Helping an Addict

Helping an Addict


This article will highlight ways of helping an addict. It can be difficult, painstaking and challenging to try to help an addict. A person who has an addiction may not be aware of the dangerous effect of their condition especially if left untreated, this is in contrast to someone with a physical illness who very well recognizes that they are ill. They should know that getting better is up to them. They must first of all be aware that they actually have an addictive problem. Next, they should be open to dealing with this problem before the recovery process can even start. You can provide support by setting smart and realistic goals but at the same time being aware of your health needs and protecting yourself.

Helping an addict
Photo Credit: PsychCentral


One way of helping an addict is by talking about his/her addiction. It is much less intimidating to have a face conversation alone with an addict rather than having a sort of group therapy.

Make out time where you can meet with them alone, devoid of distractions. Let them know that you are concerned about their well-being and behavior and ask if they would not mind hearing what you think. Do not blame them or get furious. They react better if you approach the matter calmly and in a compassionate manner. If there are any events where their sort of addiction have directly affected you then you should cite such examples.

If they want to hear about your feelings and thoughts, ask if they are open to seeking professional help. Some may not want to discuss this option and even become defensive. If that happens, let it slide for the time being. Do not threaten or embarrass them rather, begin speaking with concerned relatives and friends so as to plan towards an intervention. This is a very effective way of helping an addict.


By staging an intervention in extreme conditions, you will be helping an addict to save his life. If the patient is in a dangerous situation or doesn’t seem to be bothered about your concerns, it may be of great help to organize an intervention. Prior to this intervention, speak to a substance abuse counselor, a social worker or other health workers that you trust because you need their guidance and in addition, they may even want to take part in the intervention.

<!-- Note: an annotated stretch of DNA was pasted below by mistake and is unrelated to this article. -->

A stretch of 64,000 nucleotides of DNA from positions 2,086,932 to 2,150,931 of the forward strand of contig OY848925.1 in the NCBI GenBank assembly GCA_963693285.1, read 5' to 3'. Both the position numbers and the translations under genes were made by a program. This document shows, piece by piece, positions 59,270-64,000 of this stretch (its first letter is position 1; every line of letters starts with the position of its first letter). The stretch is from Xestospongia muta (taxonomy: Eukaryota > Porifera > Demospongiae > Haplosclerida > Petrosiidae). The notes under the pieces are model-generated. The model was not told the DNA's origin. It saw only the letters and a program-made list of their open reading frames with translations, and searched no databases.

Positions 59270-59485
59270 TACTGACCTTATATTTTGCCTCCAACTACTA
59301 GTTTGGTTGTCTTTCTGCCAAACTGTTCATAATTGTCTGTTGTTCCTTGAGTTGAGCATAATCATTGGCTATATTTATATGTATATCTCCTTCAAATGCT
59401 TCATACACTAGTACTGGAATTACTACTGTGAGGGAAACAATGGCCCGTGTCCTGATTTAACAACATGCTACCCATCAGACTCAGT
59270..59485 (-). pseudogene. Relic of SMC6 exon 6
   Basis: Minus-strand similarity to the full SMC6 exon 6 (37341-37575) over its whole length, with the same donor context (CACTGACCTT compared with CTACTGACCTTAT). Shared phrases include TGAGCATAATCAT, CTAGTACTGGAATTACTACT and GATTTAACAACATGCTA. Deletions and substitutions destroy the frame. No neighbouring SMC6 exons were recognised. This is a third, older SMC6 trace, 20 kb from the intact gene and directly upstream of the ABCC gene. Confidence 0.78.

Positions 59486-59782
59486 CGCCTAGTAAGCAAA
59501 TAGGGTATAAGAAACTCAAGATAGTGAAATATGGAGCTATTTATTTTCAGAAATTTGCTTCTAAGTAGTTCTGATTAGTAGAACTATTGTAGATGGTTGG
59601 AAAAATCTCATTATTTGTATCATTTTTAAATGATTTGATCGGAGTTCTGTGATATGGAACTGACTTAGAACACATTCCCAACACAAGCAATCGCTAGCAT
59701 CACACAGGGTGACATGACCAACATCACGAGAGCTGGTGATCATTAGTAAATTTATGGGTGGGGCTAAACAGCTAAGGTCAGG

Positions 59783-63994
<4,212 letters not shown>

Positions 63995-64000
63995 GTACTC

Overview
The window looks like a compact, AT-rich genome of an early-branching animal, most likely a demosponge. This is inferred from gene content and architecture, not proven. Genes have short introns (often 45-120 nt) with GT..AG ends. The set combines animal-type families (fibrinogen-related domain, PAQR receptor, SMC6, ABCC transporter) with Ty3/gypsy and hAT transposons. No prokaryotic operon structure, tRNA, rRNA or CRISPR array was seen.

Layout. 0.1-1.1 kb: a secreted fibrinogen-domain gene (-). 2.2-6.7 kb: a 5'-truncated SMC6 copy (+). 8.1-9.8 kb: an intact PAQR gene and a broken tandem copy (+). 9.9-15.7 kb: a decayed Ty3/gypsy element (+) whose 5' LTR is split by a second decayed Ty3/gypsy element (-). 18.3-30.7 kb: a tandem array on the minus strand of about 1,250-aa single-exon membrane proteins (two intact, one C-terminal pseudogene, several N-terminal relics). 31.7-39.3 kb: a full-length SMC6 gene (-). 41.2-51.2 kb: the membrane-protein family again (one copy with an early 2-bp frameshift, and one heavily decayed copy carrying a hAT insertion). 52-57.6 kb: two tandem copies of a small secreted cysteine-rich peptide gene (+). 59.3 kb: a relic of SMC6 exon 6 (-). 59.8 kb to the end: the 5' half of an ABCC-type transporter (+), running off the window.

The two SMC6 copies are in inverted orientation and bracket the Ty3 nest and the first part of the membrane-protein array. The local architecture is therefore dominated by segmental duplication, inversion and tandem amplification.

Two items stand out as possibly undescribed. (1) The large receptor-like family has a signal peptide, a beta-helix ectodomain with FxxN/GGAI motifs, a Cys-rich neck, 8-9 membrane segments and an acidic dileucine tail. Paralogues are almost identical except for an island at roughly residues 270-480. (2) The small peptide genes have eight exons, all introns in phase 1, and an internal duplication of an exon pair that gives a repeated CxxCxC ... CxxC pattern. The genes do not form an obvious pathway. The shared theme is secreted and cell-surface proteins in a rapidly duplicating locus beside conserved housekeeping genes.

Set out a time when relatives, friends and other concerned people will meet together. Let the intervention last for a few hours. Those present at the intervention should have the liberty of time to express how they feel about the condition.

The setting should be in a quiet place where the addict feels safe, preferably in their own home to that of a close relative. Leave the doors open so they can leave if they decide not to go on with the intervention, do not also try to block their exits. The intervention is only effective if they willingly participate so it is of no use attempting to force them.

When they reach, do well to explain that everyone there gathered is concerned about their welfare. Call on members of the intervention to express how they feel and how the addict’s behavior has affected them but at the same time showing great concern towards the situation at hand. If they are not willing, don’t bother them. Thus, staging an intervention in extreme conditions is also an effective way of helping an addict.


Be involved in the recovery process if the person registers at a recovery program. Do not just direct them there and leave them to their fate. The key to effective recovery and helping an addict is continuous support shown by loved ones.

If they move into a treatment facility, pay them regular visits and buy them gifts. Take part in family days or other programs where you are free to attend. Give them your support in every glaring way and let them know that you are willing to go through the recovery process with them. You can show this by assisting in ways you can such as buying materials, books or other substances that will assist in their recovery. The support they get from loved ones during this period will greatly help them to get better. This also is an important way of helping an addict.


When helping an addict, try to create a balance. The “help” shouldn’t be “excessive.” In as much as you would want to give them a full measure of support, do not let it be excessive as too much of it can be choking and unhealthy for their recovery. Thus it is necessary to achieve a balance at all stages, either while they are in recovery or when they are still making use of the abusive substance.

If they do not agree to seek help or they even begin to use the addictive substance again, you may have to set boundaries for your relationship with them. Most addicts do not readily ask for help, they wait till they are really down before they are open to seeking help. You may have to cut off contact with them so as to take care of your own emotional health. You need to be in a complete state of health to even be able to help them thus, you can’t help them if you are not well yourself. In addition, the individual must want to change before recovery can happen.

Offer your support if they are in recovery, but do not try to take control of their recovery process. They have to learn to take responsibility for their actions as this is one part of the recovery process.

All through it all, do not abandon your own needs. It can be difficult to love a person who has an addiction problem. Constantly remind them that you care about them and actually prove this to them as this is the best thing you can do for them but do this while you have set necessary boundaries and protected yourself.

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